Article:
This is a very interesting novel. It is certainly not for everyone. But if you are interested in Spinoza, liberalism, religion, evil, the Holocaust and race theory, you may find interest in it. This novel is not your usual "flight book". It is for you to sit, reflect and ponder. Challenging and fascinating at the same time, I found the novel interesting and captivating. The more I read, the more I became immersed in it. Feel free to jump to the next chapter if the sharp movement from Spinoza to Rosenberg troubles you, and you wish to know how one story unfolds uninterrupted.
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3 of 3 people found the following review helpful
5.0 out of 5 stars Totally brilliant 2 April 2013
Format:Paperback
Personally, I couldn't put it down. Intelligently written and so much easier to read than Spinoza in the original. The juxtaposition of imagining Spinoza in Amsterdam in the mid-17th century, with Rosenberg in Germany in the 1920s and 30s was cleverly done, especially with the "mirroring" of their sharing their psychic life with another. A masterful marriage of the philosophical with the personal and the political. Interesting too that Israel is still conflicted over their views of Spinoza.

I would recommend it to anyone seriously interested in either Spinoza or fascism.
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By St B
Format:Paperback
The Cambridge literary critic, F R Leavis, in 'The Great Tradition', once rather loftily dismissed H G Wells for the mere discussion of ideas, contrasting this with the concrete presentment of life's moral problems that one finds with novelists such as George Eliot, Joseph Conrad and Henry James. Irvin Yalom, in 'The Spinoza Problem', has stunningly overcome this dichotomy by focusing on the adequacy or inadequacy of ideas as itself a moral problem. On the one hand we have Spinoza's disciplined quest for true understanding of the world and for the management of the passions. He was, with his critique of superstition and love of clear reasoning, the morning star of the Enlightenment. On the other hand is the Nazi idealogue Rosenberg, with his muddled, opaque, emotional and emotive picture of how the Jewish people had subverted the noble spirit of the Aryan race. In between is 'the Spinoza problem', namely, Rosenberg's puzzlement as to why great Germans such as Goethe had admired the Jew Spinoza so much. Yalom's novel is a tale of contrasts. Spinoza succeeds in pursuing his 'intellectual love of God or Nature' in the face of excommunication and persecution, correcting his own misunderstandings along the way with the help of friends, but always growing in understanding and self-determination. Rosenberg, on the other hand, will ultimately not engage seriously with the signs of Spinoza's greatness, and refuses to let himself be delivered, through psychotherapy, from infantile dependence on Hitler's approbation. This leads inexorably to the gallows at Nuremberg.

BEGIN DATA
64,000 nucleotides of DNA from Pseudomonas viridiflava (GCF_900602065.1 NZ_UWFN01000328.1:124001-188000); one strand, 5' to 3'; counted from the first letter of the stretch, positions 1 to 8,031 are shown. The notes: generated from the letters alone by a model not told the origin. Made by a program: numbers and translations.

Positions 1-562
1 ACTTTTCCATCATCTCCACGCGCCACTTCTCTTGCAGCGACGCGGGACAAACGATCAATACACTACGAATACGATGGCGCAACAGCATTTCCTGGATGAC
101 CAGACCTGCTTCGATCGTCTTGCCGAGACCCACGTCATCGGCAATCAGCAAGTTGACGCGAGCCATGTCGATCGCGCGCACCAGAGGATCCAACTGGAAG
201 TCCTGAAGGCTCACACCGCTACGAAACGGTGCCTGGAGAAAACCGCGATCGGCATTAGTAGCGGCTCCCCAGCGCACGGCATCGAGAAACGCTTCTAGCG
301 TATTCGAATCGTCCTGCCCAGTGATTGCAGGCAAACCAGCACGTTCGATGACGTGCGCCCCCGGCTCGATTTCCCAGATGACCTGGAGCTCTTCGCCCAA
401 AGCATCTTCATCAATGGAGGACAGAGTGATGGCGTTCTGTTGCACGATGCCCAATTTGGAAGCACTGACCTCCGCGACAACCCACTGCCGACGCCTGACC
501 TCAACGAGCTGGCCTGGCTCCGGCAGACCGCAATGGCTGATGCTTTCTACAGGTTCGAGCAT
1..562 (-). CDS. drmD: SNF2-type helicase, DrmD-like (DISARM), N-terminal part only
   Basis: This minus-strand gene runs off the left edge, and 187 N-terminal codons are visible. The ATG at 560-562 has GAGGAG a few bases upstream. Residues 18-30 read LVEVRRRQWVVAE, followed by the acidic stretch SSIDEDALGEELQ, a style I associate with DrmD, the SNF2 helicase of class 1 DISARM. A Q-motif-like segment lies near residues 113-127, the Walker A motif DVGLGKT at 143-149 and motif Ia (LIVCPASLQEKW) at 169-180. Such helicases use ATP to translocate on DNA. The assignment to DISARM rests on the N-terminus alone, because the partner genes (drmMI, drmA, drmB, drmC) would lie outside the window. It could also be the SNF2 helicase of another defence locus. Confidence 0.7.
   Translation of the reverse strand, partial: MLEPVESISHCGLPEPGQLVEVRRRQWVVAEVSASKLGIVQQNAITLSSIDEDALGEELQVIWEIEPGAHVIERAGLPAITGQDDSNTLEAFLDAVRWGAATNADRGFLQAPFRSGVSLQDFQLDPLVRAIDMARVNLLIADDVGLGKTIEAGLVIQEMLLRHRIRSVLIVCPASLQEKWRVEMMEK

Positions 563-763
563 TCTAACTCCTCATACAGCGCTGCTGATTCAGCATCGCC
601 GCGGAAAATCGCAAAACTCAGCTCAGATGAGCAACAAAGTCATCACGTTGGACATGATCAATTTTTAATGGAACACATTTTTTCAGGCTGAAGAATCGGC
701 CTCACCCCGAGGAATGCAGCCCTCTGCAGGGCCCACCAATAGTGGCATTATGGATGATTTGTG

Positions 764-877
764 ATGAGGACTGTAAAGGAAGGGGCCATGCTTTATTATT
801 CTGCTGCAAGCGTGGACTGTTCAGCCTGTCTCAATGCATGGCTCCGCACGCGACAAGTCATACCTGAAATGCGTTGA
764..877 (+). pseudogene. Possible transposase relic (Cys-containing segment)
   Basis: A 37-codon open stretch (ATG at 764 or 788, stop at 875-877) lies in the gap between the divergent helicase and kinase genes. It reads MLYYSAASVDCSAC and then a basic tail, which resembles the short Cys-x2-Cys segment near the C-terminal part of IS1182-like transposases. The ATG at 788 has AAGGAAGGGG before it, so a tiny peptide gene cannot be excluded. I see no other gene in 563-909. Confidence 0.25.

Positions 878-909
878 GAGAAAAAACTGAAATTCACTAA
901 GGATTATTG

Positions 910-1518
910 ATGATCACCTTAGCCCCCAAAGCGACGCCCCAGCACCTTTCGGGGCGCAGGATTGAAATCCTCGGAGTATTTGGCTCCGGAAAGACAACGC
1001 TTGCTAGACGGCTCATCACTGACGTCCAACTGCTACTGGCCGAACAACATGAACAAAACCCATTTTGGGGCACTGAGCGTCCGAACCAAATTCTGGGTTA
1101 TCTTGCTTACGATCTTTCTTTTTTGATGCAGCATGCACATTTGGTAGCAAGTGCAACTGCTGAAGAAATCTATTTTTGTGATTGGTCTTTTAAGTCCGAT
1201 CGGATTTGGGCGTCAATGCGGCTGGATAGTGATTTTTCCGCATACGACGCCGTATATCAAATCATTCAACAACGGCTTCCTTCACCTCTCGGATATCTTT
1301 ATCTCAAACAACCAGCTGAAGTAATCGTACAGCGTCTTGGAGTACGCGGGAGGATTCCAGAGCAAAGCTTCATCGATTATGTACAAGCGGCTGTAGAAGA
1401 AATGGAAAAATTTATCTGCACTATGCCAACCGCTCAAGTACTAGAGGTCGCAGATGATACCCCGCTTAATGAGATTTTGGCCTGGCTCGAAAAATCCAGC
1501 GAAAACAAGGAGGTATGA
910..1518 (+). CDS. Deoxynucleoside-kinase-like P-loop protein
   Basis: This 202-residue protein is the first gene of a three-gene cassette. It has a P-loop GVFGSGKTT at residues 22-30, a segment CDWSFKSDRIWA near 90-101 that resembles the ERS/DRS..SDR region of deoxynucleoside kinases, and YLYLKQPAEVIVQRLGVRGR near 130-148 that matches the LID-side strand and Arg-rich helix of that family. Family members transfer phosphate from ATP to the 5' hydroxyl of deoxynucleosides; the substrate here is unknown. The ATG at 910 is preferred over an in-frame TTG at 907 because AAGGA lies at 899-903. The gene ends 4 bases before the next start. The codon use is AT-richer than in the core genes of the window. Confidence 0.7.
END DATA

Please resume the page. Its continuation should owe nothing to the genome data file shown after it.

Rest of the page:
Bertrand Russell described Spinoza as the noblest and most lovable of the great philosophers. I have long thought this myself.
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Most Recent Customer Reviews
5.0 out of 5 stars Fascinating insight into an enigmatic character.
Before reading this wonderful novel, I knew next to nothing about either Spinoza or Rosenberg, and after finishing it , I felt I really had learned a lot about both characters, not... Read more
Published 4 months ago by Ann Fairweather
5.0 out of 5 stars Fascinating, genius!
This is possibly one of the most fascinating books I've read! Yalom is a genius in connecting these characters in a way that keeeps the reader longing for more.
Published 8 months ago by Forbes
5.0 out of 5 stars The cost of free thought
This story is an incredible enlightening journey that illustrates with deadly accuracy that 'truth is a double edged sword' Inspirational.
Published 11 months ago by Ian Sweiger
1.0 out of 5 stars The Spinoza Problem: A Novel
I found it excellent and very informative and well written even if some of it was a little over my head
Published 13 months ago by maureen
5.0 out of 5 stars Yalom did it again...
Since I started reading his books; every time I read one of his fictional books, I am amazed by the web of events and his knowledge and experience in physcology envelops me in... Read more
Published 14 months ago by Faize
3.0 out of 5 stars disappointing
Having read and loved everything else written by Irvin Yalom I'm afraid I found this latest novel rather slow and uninspiring.
Published 15 months ago by Jo Thomas
2.0 out of 5 stars Not very intelligent
The book is somewhat uninteresting, poorly written, as if in a hurry, and ends up by being unchallenging intelectually speaking. Nor really worth reading. Read more
Published 18 months ago by Prof. Joao Eduardo Gata
1.0 out of 5 stars A novel of 'ideas'
Very poor indeed. More a frame on which to hang banal philosophising than a novel. The protagonists and their inner lives remain two-dimensional throughout. Read more
Published 24 months ago by John Mackessy